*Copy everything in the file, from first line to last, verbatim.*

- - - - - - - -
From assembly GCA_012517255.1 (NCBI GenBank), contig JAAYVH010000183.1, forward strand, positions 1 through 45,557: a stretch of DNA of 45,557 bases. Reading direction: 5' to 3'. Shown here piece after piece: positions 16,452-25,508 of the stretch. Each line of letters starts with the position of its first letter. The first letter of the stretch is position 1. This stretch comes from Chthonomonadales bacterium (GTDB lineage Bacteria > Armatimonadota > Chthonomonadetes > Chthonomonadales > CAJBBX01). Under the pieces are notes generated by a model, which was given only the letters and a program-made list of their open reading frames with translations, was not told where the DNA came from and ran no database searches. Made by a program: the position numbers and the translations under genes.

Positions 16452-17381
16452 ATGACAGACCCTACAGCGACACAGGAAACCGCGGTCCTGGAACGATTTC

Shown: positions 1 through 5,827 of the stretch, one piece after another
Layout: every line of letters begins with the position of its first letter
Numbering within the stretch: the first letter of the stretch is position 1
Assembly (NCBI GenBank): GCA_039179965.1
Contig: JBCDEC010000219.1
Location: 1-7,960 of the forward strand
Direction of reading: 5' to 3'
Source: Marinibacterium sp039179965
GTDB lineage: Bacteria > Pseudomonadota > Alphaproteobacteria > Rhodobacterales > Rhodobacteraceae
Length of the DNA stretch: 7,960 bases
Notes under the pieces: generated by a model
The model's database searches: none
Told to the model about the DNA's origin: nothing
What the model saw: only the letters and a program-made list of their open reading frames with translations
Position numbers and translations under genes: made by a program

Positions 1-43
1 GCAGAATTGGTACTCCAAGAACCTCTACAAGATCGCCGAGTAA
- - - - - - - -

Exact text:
From assembly GCA_012517255.1 (NCBI GenBank), contig JAAYVH010000183.1, forward strand, positions 1 through 45,557: a stretch of DNA of 45,557 bases. Reading direction: 5' to 3'. Shown here piece after piece: positions 16,452-25,508 of the stretch. Each line of letters starts with the position of its first letter. The first letter of the stretch is position 1. This stretch comes from Chthonomonadales bacterium (GTDB lineage Bacteria > Armatimonadota > Chthonomonadetes > Chthonomonadales > CAJBBX01). Under the pieces are notes generated by a model, which was given only the letters and a program-made list of their open reading frames with translations, was not told where the DNA came from and ran no database searches. Made by a program: the position numbers and the translations under genes.

Positions 16452-17381
16452 ATGACAGACCCTACAGCGACACAGGAAACCGCGGTCCTGGAACGATTTC

Shown: positions 1 through 5,827 of the stretch, one piece after another
Layout: every line of letters begins with the position of its first letter
Numbering within the stretch: the first letter of the stretch is position 1
Assembly (NCBI GenBank): GCA_039179965.1
Contig: JBCDEC010000219.1
Location: 1-7,960 of the forward strand
Direction of reading: 5' to 3'
Source: Marinibacterium sp039179965
GTDB lineage: Bacteria > Pseudomonadota > Alphaproteobacteria > Rhodobacterales > Rhodobacteraceae
Length of the DNA stretch: 7,960 bases
Notes under the pieces: generated by a model
The model's database searches: none
Told to the model about the DNA's origin: nothing
What the model saw: only the letters and a program-made list of their open reading frames with translations
Position numbers and translations under genes: made by a program

Positions 1-43
1 GCAGAATTGGTACTCCAAGAACCTCTACAAGATCGCCGAGTAA